GALION — It’s back to the drawing board for the City of Galion’s proposed credit card legislation.
After more than two months of discussion, an ordinance repealing previous legislation setting a $5,000 limit on a City of Galion credit card failed Tuesday night by a 4-3 vote.
The new legislation not only would have repealed the $5,000 limit, it would have spelled out new policies and rules and safeguards and limits for all city-owned credit cards in the future.
There is no consensus among city council members, the mayor’s office, the treasurer’s office and other city officials on credit limits, who has control and oversight issues over the credit card, who sets limits on cards, who can use the credit card and for what purposes the card — if the city actually gets one — can be used.
Actually, there is no consensus on whether a city credit card is actually necessary.
Currently the city has some accounts, such as with home-improvement stores, that are not technically credit cards. And, if something needs to be purchased quickly — gas, hotel rooms, food, office equipment, or items purchased via Amazon or other online websites — a personal credit card is used, and then the employee who’s card was used is reimbursed.
In Galion’s past, there was credit card misuse, which in part led to Galion being placed on fiscal emergency for several years. That is the reason for hesitancy from some about acquiring a city-controlled credit card.
Some council members feel a credit card is needed: that it makes online purchasing easier, and that there are now many more controls and records of credit card transactions —- by both bank and city officers — that would provide plenty of oversight to get a credit cards. It also is believed that it would provide a more efficient way to do bookkeeping.
Others say a city credit card is not a necessity. They say the city has gotten along for years without a City of Galion credit card, and there is no need to make changes to a system that seems to be working.
City attorney Thomas Palmer made efforts to explain the rules and regulations concerning city-controlled credit cards, but admitted legislation in the Ohio Revised Code is confusing.
“I understand this seems as clear as mud,” he said. “And it is. But that is how it is written.”
Legislation passed more than two months ago setting the $5,000 credit limit, does not met the needs of the Ohio Revised Code. So new legislation is required and more discussion.
In the final vote Tuesday night on Ordinance 2020-25, council members Thomas Fellner, Richard Ivy and Tammy Siclair-Erlsten voted yes. Council members Gail Baldinger, Ken Bodkins, Mark Triplett and Mike Richart voted no on the legislation.
Mayor Tom O’Leary has stated at previous meetings that he does not think a city credit card is necessary.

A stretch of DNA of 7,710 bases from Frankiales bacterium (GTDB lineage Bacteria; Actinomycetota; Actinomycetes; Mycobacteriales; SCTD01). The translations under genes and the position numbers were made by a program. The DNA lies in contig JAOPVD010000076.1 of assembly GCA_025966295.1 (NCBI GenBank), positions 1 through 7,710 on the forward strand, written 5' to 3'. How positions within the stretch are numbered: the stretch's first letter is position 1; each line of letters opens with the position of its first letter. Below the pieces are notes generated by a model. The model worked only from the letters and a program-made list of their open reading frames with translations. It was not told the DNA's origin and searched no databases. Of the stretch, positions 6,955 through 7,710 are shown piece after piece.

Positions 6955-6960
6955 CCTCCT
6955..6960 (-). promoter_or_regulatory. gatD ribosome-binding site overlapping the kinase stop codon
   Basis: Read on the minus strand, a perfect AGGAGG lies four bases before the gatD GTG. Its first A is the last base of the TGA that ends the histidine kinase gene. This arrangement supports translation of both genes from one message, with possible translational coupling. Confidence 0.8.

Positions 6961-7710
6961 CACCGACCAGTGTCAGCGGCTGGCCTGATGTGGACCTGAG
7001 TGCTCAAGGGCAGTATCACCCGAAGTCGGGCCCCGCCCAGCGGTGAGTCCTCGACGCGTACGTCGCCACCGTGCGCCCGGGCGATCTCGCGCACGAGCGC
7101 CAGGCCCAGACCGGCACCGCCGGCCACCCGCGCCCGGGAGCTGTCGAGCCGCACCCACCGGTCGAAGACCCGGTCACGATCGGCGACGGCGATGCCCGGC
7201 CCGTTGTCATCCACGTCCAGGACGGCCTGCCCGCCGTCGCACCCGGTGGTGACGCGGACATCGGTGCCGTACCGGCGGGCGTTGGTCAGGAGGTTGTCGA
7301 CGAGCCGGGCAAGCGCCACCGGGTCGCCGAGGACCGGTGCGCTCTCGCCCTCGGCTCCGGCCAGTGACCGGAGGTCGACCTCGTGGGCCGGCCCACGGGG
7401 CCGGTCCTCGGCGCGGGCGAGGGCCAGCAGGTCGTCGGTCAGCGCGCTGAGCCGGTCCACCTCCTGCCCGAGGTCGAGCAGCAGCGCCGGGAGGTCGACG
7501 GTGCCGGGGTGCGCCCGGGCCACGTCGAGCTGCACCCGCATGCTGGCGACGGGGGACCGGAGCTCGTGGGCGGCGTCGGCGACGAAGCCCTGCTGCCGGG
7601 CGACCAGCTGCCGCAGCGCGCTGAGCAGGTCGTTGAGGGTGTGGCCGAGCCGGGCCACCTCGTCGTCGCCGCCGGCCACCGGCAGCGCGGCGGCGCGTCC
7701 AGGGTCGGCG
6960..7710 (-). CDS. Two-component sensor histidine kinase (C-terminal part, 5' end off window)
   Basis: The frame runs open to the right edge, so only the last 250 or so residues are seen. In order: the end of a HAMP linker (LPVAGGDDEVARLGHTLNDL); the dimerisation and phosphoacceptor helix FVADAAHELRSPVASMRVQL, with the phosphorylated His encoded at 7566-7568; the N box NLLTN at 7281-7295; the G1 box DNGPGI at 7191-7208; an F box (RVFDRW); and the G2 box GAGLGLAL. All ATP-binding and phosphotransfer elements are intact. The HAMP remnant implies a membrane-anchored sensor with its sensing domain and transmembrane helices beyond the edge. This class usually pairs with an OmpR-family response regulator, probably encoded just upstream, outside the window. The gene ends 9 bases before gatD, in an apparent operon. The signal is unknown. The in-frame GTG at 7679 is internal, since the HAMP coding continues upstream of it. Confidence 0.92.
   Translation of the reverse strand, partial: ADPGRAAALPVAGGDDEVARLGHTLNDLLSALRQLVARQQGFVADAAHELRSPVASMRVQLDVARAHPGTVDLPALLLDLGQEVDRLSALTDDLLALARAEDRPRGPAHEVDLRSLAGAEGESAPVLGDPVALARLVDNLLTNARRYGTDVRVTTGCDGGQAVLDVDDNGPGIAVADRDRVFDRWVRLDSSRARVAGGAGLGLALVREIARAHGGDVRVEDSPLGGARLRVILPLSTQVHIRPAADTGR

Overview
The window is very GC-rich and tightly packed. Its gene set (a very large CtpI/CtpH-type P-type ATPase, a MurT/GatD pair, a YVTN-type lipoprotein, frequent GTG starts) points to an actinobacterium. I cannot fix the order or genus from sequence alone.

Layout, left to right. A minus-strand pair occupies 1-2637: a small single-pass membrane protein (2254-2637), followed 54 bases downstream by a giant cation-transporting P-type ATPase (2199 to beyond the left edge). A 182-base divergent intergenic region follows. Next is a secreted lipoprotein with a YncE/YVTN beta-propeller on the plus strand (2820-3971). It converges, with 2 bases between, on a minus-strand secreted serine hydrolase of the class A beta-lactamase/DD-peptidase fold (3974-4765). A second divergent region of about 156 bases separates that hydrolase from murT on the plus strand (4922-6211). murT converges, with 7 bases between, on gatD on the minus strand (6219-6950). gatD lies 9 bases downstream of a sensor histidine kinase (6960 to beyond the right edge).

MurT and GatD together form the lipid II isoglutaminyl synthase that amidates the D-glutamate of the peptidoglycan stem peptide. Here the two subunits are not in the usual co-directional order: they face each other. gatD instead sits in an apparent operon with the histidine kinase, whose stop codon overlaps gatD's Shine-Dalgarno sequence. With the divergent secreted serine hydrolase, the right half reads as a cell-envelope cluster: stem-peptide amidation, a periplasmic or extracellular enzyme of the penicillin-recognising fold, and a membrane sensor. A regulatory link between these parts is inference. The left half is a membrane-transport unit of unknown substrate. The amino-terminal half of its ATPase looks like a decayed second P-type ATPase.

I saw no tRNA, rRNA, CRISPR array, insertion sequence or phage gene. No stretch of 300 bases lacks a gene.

In other news, council members passed — as an emergency — legislation approving the issuance of notes totaling more that $2.5 million for planned and previously announced improvements in the city.
Also passed — as an emergency — was legislation laying out the new agreement between the Galion Port Authority and Galion City Council. The Port Authority has agreed to be the administrator of a revolving loan program, funded by the city, to help Galion area business who need help coping with financial hardships due to COVID-19. The City of Galion has given $190,000 to the port authority for the loan program that will provide zero-interest, 12-month loans to Galion businesses.
For details on that program visit our www.galioninquirer.com
Also passed — as an emergency — was an agreement between Galion and the Ohio Department of Transportation spelling out conditions for the Harding Way urban paving project. O’Leary said that project is expected to start around August.
Galion Fire Chief Phil Jackson was given permission to apply for a $712,000 SAFER grant from the FEMA and the Office of Homeland Security to hire three new firefighters. The grant will pay for salaries and benefits for new firefighters for three years. There is no match or cost-share required by the city.
“I have three fire fighters set to retire within the first year of this grant and an additional three or four that could retire by the end of that (three-year period),” Jackson said.
In comments at the end of the meeting, O’Leary expressed his frustration at the length of time it is taking CARES Act funding to get to municipalities, like Galion.
“That funding is needed,” he said. “Maybe this is a good time to send out an email to our state legislators and try to get moving on this.
He also expressed frustration with the slow pace of the Charles Street sewer project, saying the new target date of June 30 set by the contractor of the project is not good enough.”
“That is not acceptable,” O’Leary said. “We will talk with him and make some efforts to speed that project up.”
The mayor also talked about the fact that while city playgrounds are still not open to city residents, that closure will end in the near future. There will be sanitizer available at those sites and steps are being take to get them cleaned regularly and to make certain people are abiding by regulations set by the Ohio Department of Health.